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New short-line rail owners of former Algoma Central look to get on a roll in 2022

Watco putting the equipment pieces and workforce in place to serve Sault industrial shippers

The opportunity to revive freight service on an underutilized piece of track in northeastern Ontario was something Wesley Logan couldn't turn down.

The director of operations of the newly dubbed Agawa Canyon Railroad (ACR) was eagerly looking forward to serving a regional customer base that U.S. short line railroader Watco believes has open-ended potential.

Last spring, the Pittsburg, KS-based logistics company picked up the former Algoma Central from Canadian National (CN) in a package deal that included 900 miles of track in Michigan and Wisconsin, finally closing the deal in January. The ACR officially opened for business on Feb. 1.

Of comfort to local rail enthusiasts, the familiar "ACR" acronym remains, as well as the iconic black bear image, reincarnated into a new corporate logo and on company apparel.

What was attractive about the job for Logan, who hails from Nova Scotia, was the familiarity he had with Watco and the open-ended opportunity with the line.

"I had worked with some of the folks with Watco in the past. Some great people. 

"But what was really intriguing was starting up a railroad from scratch. There's no other railroad in Canada that Watco owns. To come on board and to shape and form that railroad was really attractive."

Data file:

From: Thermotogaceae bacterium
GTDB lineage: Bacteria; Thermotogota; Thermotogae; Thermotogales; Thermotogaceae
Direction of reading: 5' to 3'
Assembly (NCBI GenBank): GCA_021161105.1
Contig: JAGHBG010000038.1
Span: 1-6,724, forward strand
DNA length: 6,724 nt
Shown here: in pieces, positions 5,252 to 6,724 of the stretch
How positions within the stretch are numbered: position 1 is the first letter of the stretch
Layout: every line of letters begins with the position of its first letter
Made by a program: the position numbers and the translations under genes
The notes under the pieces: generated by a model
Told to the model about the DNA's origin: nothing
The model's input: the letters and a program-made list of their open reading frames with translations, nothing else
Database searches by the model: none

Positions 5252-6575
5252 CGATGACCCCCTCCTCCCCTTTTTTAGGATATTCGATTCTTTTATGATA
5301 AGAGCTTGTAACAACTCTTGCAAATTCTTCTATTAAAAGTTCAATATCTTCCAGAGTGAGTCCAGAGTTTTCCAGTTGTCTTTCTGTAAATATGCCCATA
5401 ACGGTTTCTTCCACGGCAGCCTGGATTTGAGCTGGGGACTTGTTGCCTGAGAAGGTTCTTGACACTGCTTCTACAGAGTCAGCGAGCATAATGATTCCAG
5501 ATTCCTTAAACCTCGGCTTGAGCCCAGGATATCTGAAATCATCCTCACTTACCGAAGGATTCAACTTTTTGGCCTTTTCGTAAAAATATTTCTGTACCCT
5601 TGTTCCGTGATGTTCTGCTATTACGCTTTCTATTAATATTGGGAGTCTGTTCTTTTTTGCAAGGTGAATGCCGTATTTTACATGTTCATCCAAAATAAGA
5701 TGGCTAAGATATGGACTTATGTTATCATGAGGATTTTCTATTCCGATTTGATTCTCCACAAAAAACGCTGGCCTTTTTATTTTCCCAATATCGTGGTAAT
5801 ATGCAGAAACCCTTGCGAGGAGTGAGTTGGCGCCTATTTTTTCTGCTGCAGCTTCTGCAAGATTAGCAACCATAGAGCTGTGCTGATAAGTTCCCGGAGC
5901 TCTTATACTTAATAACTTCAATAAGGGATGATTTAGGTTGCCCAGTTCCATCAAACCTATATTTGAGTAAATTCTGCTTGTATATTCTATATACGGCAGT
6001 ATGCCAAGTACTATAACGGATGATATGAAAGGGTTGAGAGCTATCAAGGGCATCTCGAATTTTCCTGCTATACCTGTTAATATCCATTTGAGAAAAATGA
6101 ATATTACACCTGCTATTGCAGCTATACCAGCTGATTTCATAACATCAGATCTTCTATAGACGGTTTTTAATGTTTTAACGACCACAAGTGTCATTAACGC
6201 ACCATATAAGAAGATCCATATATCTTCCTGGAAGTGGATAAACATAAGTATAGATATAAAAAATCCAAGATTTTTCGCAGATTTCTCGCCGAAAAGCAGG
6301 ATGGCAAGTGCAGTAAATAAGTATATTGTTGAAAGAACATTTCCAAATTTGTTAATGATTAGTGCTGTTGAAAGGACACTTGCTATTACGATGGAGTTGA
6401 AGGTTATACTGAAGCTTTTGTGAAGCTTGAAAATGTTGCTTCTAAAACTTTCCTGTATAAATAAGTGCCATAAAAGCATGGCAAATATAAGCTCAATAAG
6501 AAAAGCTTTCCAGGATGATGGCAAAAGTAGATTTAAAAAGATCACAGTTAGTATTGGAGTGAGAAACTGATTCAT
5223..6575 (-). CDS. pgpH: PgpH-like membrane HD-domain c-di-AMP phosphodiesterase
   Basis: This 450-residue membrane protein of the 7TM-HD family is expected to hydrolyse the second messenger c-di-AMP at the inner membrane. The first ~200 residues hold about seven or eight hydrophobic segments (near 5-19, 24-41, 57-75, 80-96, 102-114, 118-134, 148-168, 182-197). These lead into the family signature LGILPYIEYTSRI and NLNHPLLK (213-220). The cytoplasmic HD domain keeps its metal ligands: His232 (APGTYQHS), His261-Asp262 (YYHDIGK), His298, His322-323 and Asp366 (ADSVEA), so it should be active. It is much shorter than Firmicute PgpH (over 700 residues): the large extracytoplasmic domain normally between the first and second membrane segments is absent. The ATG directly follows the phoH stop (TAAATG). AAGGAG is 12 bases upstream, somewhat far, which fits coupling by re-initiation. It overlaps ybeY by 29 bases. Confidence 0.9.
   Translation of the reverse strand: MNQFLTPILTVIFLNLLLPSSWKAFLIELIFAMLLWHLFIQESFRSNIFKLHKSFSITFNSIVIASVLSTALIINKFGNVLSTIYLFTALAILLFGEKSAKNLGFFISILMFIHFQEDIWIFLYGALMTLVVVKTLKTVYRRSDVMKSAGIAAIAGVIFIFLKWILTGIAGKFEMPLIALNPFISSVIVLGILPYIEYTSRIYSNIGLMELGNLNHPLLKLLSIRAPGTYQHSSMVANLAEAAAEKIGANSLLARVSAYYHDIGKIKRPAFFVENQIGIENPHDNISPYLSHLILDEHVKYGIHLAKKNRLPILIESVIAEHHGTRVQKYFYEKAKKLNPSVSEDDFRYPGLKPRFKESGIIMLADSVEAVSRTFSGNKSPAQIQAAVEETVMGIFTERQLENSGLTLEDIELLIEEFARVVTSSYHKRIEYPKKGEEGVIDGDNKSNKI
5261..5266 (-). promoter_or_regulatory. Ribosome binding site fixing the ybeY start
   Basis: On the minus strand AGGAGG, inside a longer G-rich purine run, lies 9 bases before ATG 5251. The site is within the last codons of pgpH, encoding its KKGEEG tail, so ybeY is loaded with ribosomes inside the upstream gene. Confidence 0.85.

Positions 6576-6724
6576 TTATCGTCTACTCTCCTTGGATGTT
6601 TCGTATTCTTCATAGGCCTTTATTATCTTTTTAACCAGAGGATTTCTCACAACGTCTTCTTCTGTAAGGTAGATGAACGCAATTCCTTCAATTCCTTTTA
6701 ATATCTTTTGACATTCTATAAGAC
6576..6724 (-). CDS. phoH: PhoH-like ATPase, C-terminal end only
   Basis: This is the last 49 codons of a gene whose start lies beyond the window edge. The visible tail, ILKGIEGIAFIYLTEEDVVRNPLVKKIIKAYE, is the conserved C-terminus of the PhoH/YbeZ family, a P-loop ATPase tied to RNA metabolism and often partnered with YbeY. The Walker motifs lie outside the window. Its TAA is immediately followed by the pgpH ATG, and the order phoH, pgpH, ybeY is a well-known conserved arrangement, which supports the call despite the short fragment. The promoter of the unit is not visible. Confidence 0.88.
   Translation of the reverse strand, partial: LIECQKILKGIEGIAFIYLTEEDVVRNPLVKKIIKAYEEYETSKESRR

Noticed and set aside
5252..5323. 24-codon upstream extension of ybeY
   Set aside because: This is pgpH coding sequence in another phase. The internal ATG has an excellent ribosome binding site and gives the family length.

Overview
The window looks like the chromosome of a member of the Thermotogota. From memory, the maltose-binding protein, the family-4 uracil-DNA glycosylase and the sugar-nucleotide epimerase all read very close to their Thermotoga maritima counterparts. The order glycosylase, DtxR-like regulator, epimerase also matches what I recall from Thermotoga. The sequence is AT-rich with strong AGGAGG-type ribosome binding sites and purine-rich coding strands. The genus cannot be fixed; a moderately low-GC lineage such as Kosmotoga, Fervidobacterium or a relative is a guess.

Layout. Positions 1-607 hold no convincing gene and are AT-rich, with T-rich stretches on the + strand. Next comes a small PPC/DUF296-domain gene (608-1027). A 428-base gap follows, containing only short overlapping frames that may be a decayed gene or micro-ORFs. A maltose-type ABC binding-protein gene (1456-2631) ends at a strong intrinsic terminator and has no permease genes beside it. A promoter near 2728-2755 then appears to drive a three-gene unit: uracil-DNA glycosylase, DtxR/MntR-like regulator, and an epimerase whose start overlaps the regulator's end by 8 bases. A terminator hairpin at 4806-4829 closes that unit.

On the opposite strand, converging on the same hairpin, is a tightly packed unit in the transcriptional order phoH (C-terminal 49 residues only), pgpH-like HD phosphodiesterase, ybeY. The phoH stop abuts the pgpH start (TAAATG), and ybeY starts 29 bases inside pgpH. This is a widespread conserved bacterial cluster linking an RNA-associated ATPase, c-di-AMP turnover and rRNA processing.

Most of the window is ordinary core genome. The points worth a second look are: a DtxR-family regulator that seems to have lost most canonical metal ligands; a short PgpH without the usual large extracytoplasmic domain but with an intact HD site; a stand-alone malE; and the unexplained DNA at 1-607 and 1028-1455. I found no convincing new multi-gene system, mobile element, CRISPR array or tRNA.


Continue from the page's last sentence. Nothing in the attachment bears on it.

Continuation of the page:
About a month after Watco signed a letter of agreement with CN in March last year, the company reeled in Logan from the East Coast, where he worked as director of operations with NBM Railways, an amalgam of three short-line railroads between St. John, New Brunswick and Maine.

Watco's original plan with the former Algoma Central was to start operations last July 1, but there were regulatory delays with the U.S. Surface Transportation Board. The agency finally approved the transaction on the whole package of midwestern U.S. and Ontario track properties just before Christmas.

Established in 1983, Watco operates 44 short lines over 7,500 miles of track across the U.S., offering industrial switching services, material handling, warehousing and rail car repair services.

At 5,000 employees, Watco made the Forbes list in 2021 of America’s Best Mid-Size Employers, based on working conditions, salary, potential for development, and company image.

This is the rail carrier's first foray into Canada.

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In the deal, Watco gains access to important interchanges with Canadian Pacific at Franz and Canada National at Oba, the latter being where the line terminates at Mile 245. Some 50 miles beyond, north to Hearst, that still remains in CN hands.

Since Logan came aboard, Watco has pocketed its short-line certificate from the province, obtained the railway operating certificate from Transport Canada, and gone about getting the right people in place to come up with operating and safety plans.

"That's really what was exciting about it. The service that we want to provide for our customers is exciting as well." 

To date, the company has a core team of 27 Sault-based employees, but they will be looking for people to fill more positions, some to be stationed at Hawk Junction, near Wawa. 

Logan said they're actively searching for conductor-engineers, and they're willing to interview folks from across Canada.

How much their workforce expands, Logan can't say for certain. It depends on how the business grows and evolves.